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NewVantage Partners have over the course of the last four years which has found that Big Data has quickly become the part and parcel of the day to day activities of most of Fortune 1000 companies.
The opinion of the crucial decision makers within organizations was taken into account. Financial led the way in investing in Big Date infrastructure. Also of note is the fact in the field of life sciences too usage of big data is increasing by the day.
Other findings of the survey are:
- In 2012 just a small group of 5% of firms had in place a system of Big Data analytics which in 2015 rose to 63%.
- In 2012 only 24% of firms claimed to have expectations to invest $10 million or more in Big Data by the year 2017 which rose to 63% in the year 2015.
- At present a majority of 54% of companies have in place a Chief Data Officer which rose from 12% in the year 2012.
- In 2012 only 21% of firms reported that their firms held Big Data to be critically important which rose to 70% in the last year.
During the starting year of the survey the executives of organizations were struggling to come in terms to properly perceive the impact and opportunity that Big Data might potentially hold. But today it has become the standard norm for corporate organizations and the focus is rapidly shifting to results produces and the business capabilities enabled by the same.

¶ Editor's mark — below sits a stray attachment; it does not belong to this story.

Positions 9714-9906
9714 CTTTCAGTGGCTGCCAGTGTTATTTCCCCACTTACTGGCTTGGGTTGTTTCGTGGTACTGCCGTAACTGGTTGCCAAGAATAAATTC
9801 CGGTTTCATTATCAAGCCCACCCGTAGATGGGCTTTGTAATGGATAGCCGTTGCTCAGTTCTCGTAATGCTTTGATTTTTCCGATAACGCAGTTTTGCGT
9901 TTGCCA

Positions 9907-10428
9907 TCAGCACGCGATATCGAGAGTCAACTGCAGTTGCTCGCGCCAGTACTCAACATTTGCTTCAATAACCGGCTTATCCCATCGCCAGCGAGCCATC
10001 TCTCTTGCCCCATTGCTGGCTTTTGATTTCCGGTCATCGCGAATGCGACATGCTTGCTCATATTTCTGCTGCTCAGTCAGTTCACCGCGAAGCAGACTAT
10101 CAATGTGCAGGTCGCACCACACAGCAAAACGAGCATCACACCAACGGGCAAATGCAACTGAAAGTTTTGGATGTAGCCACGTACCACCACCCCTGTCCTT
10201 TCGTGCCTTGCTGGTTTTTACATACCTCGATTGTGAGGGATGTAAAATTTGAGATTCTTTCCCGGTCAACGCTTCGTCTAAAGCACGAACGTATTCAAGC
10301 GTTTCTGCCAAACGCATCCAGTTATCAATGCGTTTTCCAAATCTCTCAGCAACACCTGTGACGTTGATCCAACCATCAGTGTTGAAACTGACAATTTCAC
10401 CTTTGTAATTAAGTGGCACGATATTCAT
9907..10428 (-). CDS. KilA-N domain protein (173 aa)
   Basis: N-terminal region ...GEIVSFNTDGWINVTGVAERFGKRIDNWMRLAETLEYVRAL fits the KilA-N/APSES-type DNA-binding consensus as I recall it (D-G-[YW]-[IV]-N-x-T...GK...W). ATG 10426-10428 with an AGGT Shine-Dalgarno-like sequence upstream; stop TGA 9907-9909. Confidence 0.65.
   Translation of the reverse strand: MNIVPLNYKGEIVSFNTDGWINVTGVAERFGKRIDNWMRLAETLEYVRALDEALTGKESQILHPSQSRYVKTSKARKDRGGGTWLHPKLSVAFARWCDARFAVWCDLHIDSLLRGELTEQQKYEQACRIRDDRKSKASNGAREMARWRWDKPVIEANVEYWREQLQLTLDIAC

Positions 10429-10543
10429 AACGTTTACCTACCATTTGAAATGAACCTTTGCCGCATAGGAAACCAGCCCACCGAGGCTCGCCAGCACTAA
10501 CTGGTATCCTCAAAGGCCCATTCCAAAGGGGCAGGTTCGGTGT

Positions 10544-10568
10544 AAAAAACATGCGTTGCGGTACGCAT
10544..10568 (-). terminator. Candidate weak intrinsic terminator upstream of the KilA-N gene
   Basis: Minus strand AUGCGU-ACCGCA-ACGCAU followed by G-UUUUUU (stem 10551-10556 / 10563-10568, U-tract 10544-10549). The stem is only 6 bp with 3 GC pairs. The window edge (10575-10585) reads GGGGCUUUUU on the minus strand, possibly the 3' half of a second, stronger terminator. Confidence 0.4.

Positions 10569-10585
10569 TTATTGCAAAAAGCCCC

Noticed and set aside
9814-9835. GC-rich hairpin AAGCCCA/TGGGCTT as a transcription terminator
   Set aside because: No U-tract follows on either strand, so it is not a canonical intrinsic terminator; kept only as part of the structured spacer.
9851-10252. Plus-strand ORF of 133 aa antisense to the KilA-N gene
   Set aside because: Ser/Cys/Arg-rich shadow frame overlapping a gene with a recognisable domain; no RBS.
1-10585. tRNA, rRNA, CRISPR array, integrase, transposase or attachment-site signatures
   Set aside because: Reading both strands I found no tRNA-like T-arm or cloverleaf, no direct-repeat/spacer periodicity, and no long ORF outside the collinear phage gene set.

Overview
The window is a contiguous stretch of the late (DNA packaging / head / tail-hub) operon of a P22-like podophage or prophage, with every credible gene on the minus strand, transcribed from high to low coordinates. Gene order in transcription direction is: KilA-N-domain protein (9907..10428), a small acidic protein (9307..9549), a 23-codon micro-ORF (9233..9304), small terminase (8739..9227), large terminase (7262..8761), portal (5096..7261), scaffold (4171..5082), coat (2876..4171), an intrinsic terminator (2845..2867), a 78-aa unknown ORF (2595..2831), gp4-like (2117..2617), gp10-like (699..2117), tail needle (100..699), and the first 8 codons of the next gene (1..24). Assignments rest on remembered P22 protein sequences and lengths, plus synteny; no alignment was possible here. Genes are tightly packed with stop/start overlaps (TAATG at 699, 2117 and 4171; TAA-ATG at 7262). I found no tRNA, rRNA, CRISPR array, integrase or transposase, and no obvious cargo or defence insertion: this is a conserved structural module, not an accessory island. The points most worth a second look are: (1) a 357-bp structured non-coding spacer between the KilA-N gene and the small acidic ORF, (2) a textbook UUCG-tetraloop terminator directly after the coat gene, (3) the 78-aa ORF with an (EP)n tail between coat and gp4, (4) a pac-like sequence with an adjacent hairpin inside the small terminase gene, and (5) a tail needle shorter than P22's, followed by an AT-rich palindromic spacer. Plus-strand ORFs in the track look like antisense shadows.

There is also a need to develop the appropriate metrics. While indeed the majority of Fortune 1000 companies’ implemented capabilities in Big Data, few have demonstrated the business value derived from the investments over time. Organizations with responsible executives for data who report to a Chief Financial Officer are often more likely to have developed financial measurements that are precise.
Innovation remains a source of much promise in the field of Big Data and innovation opportunities need to be identified. There is a dearth of success stories in innovation in things that are enabled by Big Data. Till now its success has largely been limited to savings on cost of operations or being able to analyze data sets that are larger or more diverse. Innovation in Big Data led applications need to be funded more and its practitioners need to exemplify imagination as well as boldness.
Businesses and the analytics industry needs to prepare for both business and cultural change as a new generations take their place in the workplace who have grown up on tools Like R Programming and Hadoop. There is great need for organizations to realize that Big Data is more about cultural change rather than solely technical change.